When it was all said and done, the 10th annual Women in the World Summit — a seismic three-day event that shook the rafters of New York’s Lincoln Center with rollicking panels and impassioned performances — came down to one undeniable answer to the vital question: Can women save the world?
One by one, each woman to storm the stage provided the response: Yes we can!
Beginning with Oprah Winfrey’s clarion call for women to “channel our own inner Jacindas” and concluding with the surprise appearance of former Secretary of State Hillary Clinton, the show of fierce female power was intoxicating both on stage and off, where Brie Larson gave Oprah an impromptu backstage fashion tip and women took over every men’s restroom in the theater between sessions.
Here you can see every single panel and performance of the 10th anniversary #WITW summit — which founder Tina Brown spontaneously dubbed “Burning Woman.” But right now, check out these stand-out moments.
“It’s time for women in the world to set the agenda. It’s time for women to redefine the message.”
In an electrifying keynote address, Oprah Winfrey set the room aflame with her call for women to lead us into the future — and save the world in the process.
— Women in the World (@WomenintheWorld) April 14, 2019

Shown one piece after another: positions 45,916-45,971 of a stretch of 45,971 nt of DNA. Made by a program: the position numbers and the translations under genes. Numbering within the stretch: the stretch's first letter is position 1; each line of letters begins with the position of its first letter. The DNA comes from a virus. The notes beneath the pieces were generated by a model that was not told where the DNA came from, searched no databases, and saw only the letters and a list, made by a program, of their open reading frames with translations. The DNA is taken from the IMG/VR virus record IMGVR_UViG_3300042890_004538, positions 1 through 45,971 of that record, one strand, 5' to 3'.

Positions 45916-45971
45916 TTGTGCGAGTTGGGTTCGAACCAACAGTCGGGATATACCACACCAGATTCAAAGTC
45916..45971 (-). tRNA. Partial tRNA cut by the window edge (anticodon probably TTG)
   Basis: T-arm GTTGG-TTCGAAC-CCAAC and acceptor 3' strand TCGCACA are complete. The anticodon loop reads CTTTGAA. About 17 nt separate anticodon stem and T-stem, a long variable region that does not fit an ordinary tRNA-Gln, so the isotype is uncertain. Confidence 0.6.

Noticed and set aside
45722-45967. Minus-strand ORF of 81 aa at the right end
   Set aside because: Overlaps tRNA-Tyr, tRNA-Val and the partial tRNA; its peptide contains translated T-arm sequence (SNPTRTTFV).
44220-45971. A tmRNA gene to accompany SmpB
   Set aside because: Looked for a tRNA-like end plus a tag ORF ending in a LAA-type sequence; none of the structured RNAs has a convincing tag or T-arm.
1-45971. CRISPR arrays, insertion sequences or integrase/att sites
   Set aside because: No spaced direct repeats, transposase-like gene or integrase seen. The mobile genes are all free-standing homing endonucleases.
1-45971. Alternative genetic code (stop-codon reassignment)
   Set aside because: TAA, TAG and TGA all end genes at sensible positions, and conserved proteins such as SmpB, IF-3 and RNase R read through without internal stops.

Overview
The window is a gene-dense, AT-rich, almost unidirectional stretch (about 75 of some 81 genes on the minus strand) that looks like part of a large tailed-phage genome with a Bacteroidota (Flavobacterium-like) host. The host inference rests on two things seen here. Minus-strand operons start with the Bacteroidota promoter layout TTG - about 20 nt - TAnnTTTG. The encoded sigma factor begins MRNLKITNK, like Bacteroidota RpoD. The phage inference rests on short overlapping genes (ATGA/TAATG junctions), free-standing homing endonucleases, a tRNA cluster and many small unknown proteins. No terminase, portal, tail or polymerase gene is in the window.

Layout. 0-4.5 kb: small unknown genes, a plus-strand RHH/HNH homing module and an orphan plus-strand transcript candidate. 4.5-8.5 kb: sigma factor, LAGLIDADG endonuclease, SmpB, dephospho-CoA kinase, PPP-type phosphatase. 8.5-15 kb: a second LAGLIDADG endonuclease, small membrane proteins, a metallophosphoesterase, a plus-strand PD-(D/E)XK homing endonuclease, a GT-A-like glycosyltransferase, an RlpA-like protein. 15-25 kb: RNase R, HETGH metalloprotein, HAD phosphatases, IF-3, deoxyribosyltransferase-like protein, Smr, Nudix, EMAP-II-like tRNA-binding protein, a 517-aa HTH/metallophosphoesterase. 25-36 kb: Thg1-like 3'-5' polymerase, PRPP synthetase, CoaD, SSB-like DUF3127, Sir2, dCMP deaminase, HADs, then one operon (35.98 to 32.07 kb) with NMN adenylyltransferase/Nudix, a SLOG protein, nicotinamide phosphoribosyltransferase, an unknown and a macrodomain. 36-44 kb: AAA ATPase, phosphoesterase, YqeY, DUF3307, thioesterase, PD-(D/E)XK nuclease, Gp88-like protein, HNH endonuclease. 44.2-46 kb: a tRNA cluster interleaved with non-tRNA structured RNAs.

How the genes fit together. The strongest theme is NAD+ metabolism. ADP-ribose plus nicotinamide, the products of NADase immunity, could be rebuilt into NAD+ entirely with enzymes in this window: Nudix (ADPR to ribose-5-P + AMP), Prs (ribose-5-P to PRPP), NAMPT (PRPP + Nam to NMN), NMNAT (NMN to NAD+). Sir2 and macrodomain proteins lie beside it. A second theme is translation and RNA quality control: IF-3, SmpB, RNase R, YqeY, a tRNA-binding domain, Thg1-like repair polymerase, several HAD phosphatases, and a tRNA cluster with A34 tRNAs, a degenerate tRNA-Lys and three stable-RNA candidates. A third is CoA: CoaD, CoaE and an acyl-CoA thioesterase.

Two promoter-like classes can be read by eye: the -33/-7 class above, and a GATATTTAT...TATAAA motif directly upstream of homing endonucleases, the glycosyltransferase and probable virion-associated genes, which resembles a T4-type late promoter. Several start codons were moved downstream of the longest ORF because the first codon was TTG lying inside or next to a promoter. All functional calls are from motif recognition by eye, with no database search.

“Don’t do it for yourself, do it for the women coming after you.”
Sharing the advice she gives fellow Hollywood stars who feel “icky” about asking for equal pay, Brie Larson said it’s not about whether you feel you have enough — it’s about the precedent you set for the actresses coming next.
“Winning does not mean beating Trump. It means winning America. That’s our mission.”
The indomitable Stacey Abrams was her characteristically unfiltered self as she opened up about dealing with trolls, stigma around debt, and why she founded Fair Fight after losing an election to a man who used every dirty trick in the book: “I did it so I could sue him.”
“I was reading the newspapers in the airport, and I just began to bawl.”
In a disarmingly unguarded interview, legendary Vogue Editor-in-Chief Anna Wintour revealed her rarely seen sentimental side, telling the story of her emotional reaction to Karl Lagerfeld’s recent death — and the kindness she received from a total stranger. And she had the audience hanging on her every word as she recalled the time she and Tina Brown had lunch with Princess Diana just six weeks before her death.
“Given the chance, many women will govern and lead differently.”
Hillary Clinton issued one of her most outspoken interviews since the 2016 election in a pull-no-punches conversation with CNN’s Fareed Zakaria. She lambasted “the current administration’s affinity towards dictators” and its despicable policy of “putting babies in cages,” and reacted for the first time to rising Mayor Pete Buttigieg’s attack on her presidential campaign.
“He’s living in Disneyland.“
Educating attendees on the modern slavery that is America’s sex trafficking epidemic, Cindy McCain had a thoughtful but forceful response to President Trump’s idea that a border wall is the solution, saying of traffickers: “They’re within the United States, and they’re going from state to state to state to state.”
“Allow your brain to have ideas, and think about how you can make them real.”